Now that VIDD is a full scientific division at the Hutchinson Center, there is a lot more we need to do “in house.” One of the division’s major tasks is to deal with faculty appointments and promotions. To handle this task, VIDD has created a new Faculty Affairs Office, headed by VIDD affiliate Dr. Rhoda Morrow. The office is not just appointments and promotions, Morrow said, although that is at its heart. She also aims to help faculty, especially junior and new faculty, navigate many aspects of their career. This includes an expansion of VIDD’s year-old Faculty Mentoring Program, which Morrow also initiated and will now be part of the Faculty Affairs Office.
“We’re a front door for faculty with issues that relate to their success in VIDD,” Morrow said. “We really want to make it simple for faculty to get their questions answered, to get the resources they need, and to feel very comfortable with the process of review and promotion once they’re appointed.”
Although every scientific division at the Center has an office or a person who handles promotions and other faculty affairs, VIDD’s Faculty Affairs Office is unique in that it is headed by a faculty member, Morrow said. Morrow is also a professor in the University of Washington’s Department of Laboratory Medicine, and is in the process of becoming a joint member with an appointment in VIDD. She feels in some cases, a senior faculty member can have special insights into what other faculty are going through in their career struggles. On a personal level, Morrow is thrilled with this shift in her career path. After a rewarding career in research and diagnostic laboratory management, she was looking for a way to focus on mentoring junior faculty and scientists.
Along with appointments and promotions, and continuation of the Faculty Mentoring Program, which pairs junior VIDD faculty with more senior faculty mentors to help the mentees in any aspects of their career, the Faculty Affairs Office includes organization of faculty meetings, help in ”marketing” faculty members, and faculty skills development, including development of presentation, writing, and grantsmanship skills. If the office doesn’t cover it, Morrow hopes they will be able to at least point faculty in the direction of the right person or resource. “We really want it to be one-stop shopping for professional development of VIDD faculty,” she said.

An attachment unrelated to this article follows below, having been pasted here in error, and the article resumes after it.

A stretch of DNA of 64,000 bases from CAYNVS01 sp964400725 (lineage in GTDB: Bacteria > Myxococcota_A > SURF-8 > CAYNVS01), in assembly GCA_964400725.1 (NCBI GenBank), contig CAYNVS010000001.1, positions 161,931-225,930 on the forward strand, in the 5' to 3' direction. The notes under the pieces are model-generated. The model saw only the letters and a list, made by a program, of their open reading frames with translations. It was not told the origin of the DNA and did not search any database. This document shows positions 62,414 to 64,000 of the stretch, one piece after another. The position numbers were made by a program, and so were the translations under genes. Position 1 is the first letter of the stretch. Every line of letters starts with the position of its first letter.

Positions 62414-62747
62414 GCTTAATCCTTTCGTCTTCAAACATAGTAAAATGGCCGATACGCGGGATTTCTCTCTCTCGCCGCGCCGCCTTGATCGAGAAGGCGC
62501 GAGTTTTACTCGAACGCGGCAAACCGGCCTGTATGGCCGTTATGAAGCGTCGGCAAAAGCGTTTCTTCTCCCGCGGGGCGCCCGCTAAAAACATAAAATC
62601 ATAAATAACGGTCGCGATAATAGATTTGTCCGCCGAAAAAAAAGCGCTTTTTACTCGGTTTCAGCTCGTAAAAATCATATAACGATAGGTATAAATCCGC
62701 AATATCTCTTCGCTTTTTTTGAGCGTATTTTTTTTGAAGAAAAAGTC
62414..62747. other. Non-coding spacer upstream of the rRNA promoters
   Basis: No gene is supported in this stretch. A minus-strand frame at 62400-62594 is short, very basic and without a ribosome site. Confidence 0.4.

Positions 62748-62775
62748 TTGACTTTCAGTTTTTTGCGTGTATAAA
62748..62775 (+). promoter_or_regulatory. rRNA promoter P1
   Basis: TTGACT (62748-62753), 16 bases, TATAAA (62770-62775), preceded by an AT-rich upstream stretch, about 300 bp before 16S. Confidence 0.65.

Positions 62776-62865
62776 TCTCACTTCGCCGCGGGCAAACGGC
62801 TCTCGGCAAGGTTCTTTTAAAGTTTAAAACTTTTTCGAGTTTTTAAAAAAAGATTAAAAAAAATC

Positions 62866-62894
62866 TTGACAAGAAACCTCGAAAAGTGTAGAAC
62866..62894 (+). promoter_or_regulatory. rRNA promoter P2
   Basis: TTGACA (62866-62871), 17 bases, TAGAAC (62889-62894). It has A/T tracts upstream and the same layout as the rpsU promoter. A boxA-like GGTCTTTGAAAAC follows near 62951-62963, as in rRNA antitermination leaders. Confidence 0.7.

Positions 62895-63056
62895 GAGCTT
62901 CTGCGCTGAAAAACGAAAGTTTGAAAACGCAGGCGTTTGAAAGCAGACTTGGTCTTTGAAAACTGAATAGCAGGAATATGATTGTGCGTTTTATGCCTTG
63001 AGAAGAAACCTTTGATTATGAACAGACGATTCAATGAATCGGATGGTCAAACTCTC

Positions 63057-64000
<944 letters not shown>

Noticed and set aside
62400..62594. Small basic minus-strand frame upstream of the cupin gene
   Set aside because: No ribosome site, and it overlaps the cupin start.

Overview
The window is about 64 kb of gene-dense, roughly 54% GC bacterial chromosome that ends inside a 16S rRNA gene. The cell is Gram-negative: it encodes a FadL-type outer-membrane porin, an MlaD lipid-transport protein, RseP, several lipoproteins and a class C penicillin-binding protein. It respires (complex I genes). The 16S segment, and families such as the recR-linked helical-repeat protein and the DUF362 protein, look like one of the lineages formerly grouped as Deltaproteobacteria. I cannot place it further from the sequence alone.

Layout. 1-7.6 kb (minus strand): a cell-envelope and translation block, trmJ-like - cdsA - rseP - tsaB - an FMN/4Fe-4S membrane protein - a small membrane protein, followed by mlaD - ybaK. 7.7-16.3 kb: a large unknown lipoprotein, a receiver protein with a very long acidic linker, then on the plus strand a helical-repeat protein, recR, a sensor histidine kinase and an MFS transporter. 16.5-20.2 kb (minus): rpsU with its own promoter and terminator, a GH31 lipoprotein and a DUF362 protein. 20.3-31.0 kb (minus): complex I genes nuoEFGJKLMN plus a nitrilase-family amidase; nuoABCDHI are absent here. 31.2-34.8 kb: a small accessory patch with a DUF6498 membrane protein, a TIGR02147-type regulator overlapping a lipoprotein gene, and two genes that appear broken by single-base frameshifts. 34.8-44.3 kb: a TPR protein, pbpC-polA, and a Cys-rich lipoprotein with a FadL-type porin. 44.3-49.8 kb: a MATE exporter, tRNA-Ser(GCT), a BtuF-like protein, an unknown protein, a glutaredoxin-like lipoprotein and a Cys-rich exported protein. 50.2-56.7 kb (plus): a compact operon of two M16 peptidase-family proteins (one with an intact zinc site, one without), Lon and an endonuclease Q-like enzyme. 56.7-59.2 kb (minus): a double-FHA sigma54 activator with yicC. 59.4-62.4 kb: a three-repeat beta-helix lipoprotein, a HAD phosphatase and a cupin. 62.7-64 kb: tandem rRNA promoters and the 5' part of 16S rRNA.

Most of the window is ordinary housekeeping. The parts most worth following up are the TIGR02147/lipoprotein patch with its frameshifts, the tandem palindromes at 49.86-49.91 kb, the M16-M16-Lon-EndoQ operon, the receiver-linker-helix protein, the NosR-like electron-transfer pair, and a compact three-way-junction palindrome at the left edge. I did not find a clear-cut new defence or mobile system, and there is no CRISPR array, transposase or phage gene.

Besides Morrow, the office includes Christina Wee, a full-time administrative assistant, and part-time contributions from VIDD project manager Shaila Austria. Rachel Tompa’s work on VIDD Vitals and related work on VIDD faculty website content will also be part of the office.
VIDD’s establishment of the Faculty Affairs Office speaks to the emphasis that the new division wants to place on faculty members, Morrow said, and especially on navigating the confusing but important promotion process. “It came out of a real desire to have faculty supported, and prevent them from being frustrated or not understanding the promotion rules or expectations.”